The One Thing You Must Do In Sydney: Check the Ethnic Food

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dim sum sydney photo

Photo by Charles Haynes

In our days in Toronto , my wife and I checked out the various ethnic restaurants in downtown Toronto -it was a favorite weekend “to-do”. Sydney is as impressive as Toronto when it comes to ethnic food.

In such a world class city, there are many things you’d want to do. Check our Sydney Opera post, or the wildlife watching, if you somehow ran out of ideas.

So, the one thing that you absolutely must do in Sydney is check the ethnic food. The range of food available is huge and isn’t necessarily expensive. It is usually possible to find a restaurant of any nationality, specializing in almost any cuisine.

Eating well without breaking the bank in Sydney

Yum cha in Chinatown is very good, arguably even better than Hong Kong since many of their best chefs moved to Sydney in the 1990s. Yum Cha is an entire meal comprising many small dishes called “dim sum” (Mandarin: dian xin). It’s similar to Spanish tapas in serving style- but the food moves in roving, heated trolleys around the restaurant. Yum cha restaurants can also be found scattered throughout Sydney, particularly in suburbs where Chinese communities thrive such as Chatswood. Yum cha is very popular and queues form on weekends. Go early (11am – noon) or be prepared to wait.

Thanks to my friend Christina Chung(she moved now to Hong Kong), and Barry Chung (still in Toronto), for introducing me to Yum-Cha.

Eat Chinese (Cantonese) in Chinatown Chatswood on the North Shore. “Noodle markets” are also held in Chinatown every Friday, starting from around 5:30PM. Many Chinatown restaurants hold open-air stalls, selling everything from finger food, to stir-fry noodles, to Chinese-style desserts. For more northern Chinese flavours, including Shanghainese and Pekingnese, head to Ashfield and Strathfield in the Sydney/Inner West- both easily accessible via public transport. Some outer suburbs are particularly known for their Chinese restaurants – recommended examples are Eastwood (north-west), Parramatta (west) and Hurstville in Sydney’s southern suburbs which all have a number of restaurants offering more home-style Chinese food.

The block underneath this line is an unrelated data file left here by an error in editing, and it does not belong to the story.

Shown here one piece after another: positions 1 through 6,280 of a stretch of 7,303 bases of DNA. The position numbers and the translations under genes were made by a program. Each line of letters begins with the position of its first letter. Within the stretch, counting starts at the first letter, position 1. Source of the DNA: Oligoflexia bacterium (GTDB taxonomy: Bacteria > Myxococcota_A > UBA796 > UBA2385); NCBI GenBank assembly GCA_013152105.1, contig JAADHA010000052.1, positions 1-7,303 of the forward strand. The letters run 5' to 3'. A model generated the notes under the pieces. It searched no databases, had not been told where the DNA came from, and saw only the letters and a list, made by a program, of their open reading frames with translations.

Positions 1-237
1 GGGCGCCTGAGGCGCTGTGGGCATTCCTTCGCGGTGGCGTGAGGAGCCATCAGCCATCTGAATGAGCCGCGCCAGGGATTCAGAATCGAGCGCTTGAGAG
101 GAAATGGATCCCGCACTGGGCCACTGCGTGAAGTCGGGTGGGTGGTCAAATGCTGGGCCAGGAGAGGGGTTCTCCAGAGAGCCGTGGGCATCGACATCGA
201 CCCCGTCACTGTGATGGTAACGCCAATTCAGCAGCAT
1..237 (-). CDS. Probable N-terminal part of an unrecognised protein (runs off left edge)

Sydney is not only about Chinese restaurants. There is great diversity – and a short list below.

Lebanese
Lebanese
Directions
Korean
Korean
Directions
Portugese
Portugese
Directions
Spanish
Spanish
Directions
Italian
Italian
Directions
Thai Food
Thai Food
Directions
Turkish Uyghur
Turkish Uyghur on Dixon Street
Directions

A list of clusters of ethnic restaurants in Sydney

  1. Turkish Uyghur on Dixon Street, Haymarket (Chinatown)- fiery, flavour-bursting food originating from the Turkic regions of Central Asia. Be that the Sultan’s table, or the delicious Efendi Meze & Bar, your thirst for Turkish food will find  avenue.
  2. Thai in one of the many low priced Thai outlets in Newtown’s King Street in the Inner West. Be that rice or noodle, there is a place for you here.
  3. Italian in one of the restaurants in Leichhardt’s Norton Street, or nearby Ramsay Street, Haberfield in the Inner West. Or in Stanley St in East Sydney – a short walk from the CBD. Check Pendolino for a nice dinner with your loved one.
  4. Spanish in Liverpool Street in the city. For great tapas at good prices, I recommend En Casa.
  5. Portuguese in Petersham in the Inner West.
  6. Indian in one of the many restaurants in the Outer West with all types of Indian cuisine (North Indian, South Indian, Vegetarian, meat, etc.)
  7. Korean in Liverpool & Pitt St in City, Strathfield, Eastwood and Campsie.
  8. Japanese in Neutral Bay or Crows Nest. Try Ryo’s for a portion of Ramen in Tokyo Style.
  9. Nepalese in Glebe Point Road, Glebe, in the Inner West or Crows Nest, for a choice of Prawn Maacha Pakauda or Lamb Curry Dish with Basmati. Yummi!
  10. Turkish in Auburn (Outer West). Closer to the city, there try Enmore Rd Enmore / South King St Newtown in the Inner West. Get your Sucuklu and Pastirmali here.
  11. Lebanese in Cleveland Street. Baba Ghanouj, Lahem Begin and Baclawa here. Salam Alaikum. For the very best Lebanese, head out to the Middle Eastern enclaves of Greenacre or Lakemba.
  12. Vietnamese in Marrickville. The most authentic Vietnamese can be experienced in Cabramatta or Bankstown. If you have the time, Cabramatta particularly is a fascinating and worthwhile day trip. So awash is the suburb with Vietnamese restaurants groceries, butchers, craft shops, clothing stores and restaurants – not to mention Vietnamese people – you’d swear you were walking around Saigon rather than Sydney.
  13. Kosher in Bondi. Many great restaurants throughout the area.
  14. Indonesian in Anzac Parade, Kensington, Kingsford & Maroubra if your desire is Beef Rendang or Fried Hokkien Mee.

Other places you recommend? Leave us a comment.